SumUp is preparing to bring its mobile point of sale device to a number of new countries, and hopes its practice of developing its technology in-house will help it contain the costs of chip and PIN card payments.
"We discovered that the only way to really make this work for us was to do a deep dive into the technology ourselves," said Daniel Klein, co-founder and CEO of SumUp, which has headquarters in London and Berlin.
Last week, SumUp received an undisclosed amount of funding from previous investors including Groupon and BBVA Ventures. SumUp will use these funds to continue building its payment system, including a gateway, hardware, and operations.
The company will also use the investment to extend its EMV-compatible PIN+ card terminal, which debuted in Switzerland and Poland, to Spain and then Russia in the coming months, with other markets to follow next year. SumUp is active in 14 markets in Europe and Latin America.
SumUp's strategy is different from some other mobile point of sale providers in that it does not use technology from external partners. It has hired engineers, hardware builders and software programmers to build its technology.
"We're not taking anything off the shelf," Klein said, adding SumUp would add more merchant and payment services in the future as it attempts to build a full point of sale and business management suite.
The company's internally built technology provides more control over development, which in turn gives SumUp more control over fees. The company charges 1.95% per transaction, which is less than the approximate 2.75% that most providers charge.
SumUp is also charging about $108 for the mobile attachment, or about $78 for UBS clients (UBS is marketing SumUp to its merchant clients). The cost of the attachment is similar to other EMV-compliant mobile point of sale devices. Devices that accept only magnetic-stripe card payments, such as Square's card reader, can be found for $10 or less (Square plans an EMV version of its hardware, but has not yet disclosed its pricing).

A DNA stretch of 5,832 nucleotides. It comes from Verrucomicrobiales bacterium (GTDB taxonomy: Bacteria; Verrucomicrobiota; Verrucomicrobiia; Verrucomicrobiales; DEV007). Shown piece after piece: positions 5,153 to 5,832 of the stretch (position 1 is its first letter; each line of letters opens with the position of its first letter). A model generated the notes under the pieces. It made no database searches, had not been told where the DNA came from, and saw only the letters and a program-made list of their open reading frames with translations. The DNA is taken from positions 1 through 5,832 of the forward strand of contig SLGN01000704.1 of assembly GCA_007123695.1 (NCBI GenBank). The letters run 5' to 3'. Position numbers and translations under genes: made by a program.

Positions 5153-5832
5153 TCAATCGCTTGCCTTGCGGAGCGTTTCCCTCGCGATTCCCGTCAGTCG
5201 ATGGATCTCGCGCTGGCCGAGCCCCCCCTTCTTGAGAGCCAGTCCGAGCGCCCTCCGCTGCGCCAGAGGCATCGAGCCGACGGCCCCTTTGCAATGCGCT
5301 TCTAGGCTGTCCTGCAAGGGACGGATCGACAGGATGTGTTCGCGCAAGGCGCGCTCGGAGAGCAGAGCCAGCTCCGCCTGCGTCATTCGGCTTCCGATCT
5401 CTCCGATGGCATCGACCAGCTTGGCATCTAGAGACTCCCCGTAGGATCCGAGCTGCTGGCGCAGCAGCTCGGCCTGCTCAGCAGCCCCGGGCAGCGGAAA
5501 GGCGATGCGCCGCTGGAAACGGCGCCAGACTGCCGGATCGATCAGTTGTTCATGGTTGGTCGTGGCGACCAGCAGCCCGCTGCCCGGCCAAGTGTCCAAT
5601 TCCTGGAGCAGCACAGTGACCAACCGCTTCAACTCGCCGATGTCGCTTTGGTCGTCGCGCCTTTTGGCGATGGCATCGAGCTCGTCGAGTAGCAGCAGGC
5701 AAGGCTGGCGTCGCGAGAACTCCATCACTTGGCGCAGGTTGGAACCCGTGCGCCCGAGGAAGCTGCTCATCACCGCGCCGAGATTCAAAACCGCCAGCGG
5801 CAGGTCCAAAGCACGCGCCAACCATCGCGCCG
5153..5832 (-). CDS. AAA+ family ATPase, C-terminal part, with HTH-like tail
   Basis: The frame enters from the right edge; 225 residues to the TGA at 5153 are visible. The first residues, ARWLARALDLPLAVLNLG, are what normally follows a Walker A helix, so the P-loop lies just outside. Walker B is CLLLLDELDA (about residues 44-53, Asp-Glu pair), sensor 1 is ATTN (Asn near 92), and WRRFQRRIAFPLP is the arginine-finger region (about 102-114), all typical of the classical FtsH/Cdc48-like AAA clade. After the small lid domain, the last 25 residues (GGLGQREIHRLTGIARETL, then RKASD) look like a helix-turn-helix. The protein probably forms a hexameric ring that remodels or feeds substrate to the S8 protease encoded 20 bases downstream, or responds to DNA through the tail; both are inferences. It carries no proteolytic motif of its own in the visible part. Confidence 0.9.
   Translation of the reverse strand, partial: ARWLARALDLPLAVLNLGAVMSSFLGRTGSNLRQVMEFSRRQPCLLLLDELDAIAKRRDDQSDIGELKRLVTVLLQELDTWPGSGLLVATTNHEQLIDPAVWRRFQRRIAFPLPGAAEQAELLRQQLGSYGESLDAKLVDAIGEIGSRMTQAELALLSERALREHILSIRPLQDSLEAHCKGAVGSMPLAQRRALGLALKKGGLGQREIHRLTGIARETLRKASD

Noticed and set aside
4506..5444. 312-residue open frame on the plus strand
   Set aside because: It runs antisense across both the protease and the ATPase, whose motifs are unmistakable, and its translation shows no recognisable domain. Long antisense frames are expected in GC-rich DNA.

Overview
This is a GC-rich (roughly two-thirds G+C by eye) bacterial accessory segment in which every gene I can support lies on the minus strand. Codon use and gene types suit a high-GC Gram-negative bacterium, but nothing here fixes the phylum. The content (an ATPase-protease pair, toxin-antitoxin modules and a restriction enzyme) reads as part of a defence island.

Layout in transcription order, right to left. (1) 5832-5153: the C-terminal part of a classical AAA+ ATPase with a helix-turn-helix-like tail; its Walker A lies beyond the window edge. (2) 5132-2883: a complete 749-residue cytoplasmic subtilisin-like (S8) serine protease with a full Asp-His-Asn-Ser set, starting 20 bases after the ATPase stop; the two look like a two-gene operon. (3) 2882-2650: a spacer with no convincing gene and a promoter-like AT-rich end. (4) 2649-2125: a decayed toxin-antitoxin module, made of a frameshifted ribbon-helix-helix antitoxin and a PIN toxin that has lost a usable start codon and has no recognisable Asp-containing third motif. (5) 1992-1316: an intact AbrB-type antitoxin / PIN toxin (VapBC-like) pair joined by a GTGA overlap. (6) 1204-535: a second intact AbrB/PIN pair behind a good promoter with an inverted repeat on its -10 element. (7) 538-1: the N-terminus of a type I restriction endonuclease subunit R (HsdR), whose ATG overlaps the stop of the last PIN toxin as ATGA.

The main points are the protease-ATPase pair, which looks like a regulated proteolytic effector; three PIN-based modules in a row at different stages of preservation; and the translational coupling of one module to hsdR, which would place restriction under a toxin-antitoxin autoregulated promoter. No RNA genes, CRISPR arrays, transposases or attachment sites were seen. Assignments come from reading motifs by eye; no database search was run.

EMV-chip cards improve security over magnetic-stripe cards, but require different hardware to read data from the chip.
The cost for the EMV mobile point of sale readers is due to the difficulties in accepting EMV cards on a mobile device, Klein said. "It's important to have super-fast and reliable payouts," he said. "Mag stripe is simple to do. The card is read, and the data transfers to your [software] or your tablet or smartphone. That can happen quickly."
With EMV, there is a larger "decision tree" because the chips contain more information. "The card can be declined for a number of reasons. The chip is very intelligent, and it's a huge undertaking to accept that on a mobile device."
Zil Bareisis, a senior analyst at Celent, predicts that there will be some variance in mobile EMV hardware costs as more companies experiment with pricing.
"Various businesses have often discounted, or given away the initial hardware and recouped their money on follow-on products and services," he said. "Typically the degree to which the reader is discounted depends on the overall market conditions, such as how competitive the market is and expected volumes from the particular merchant."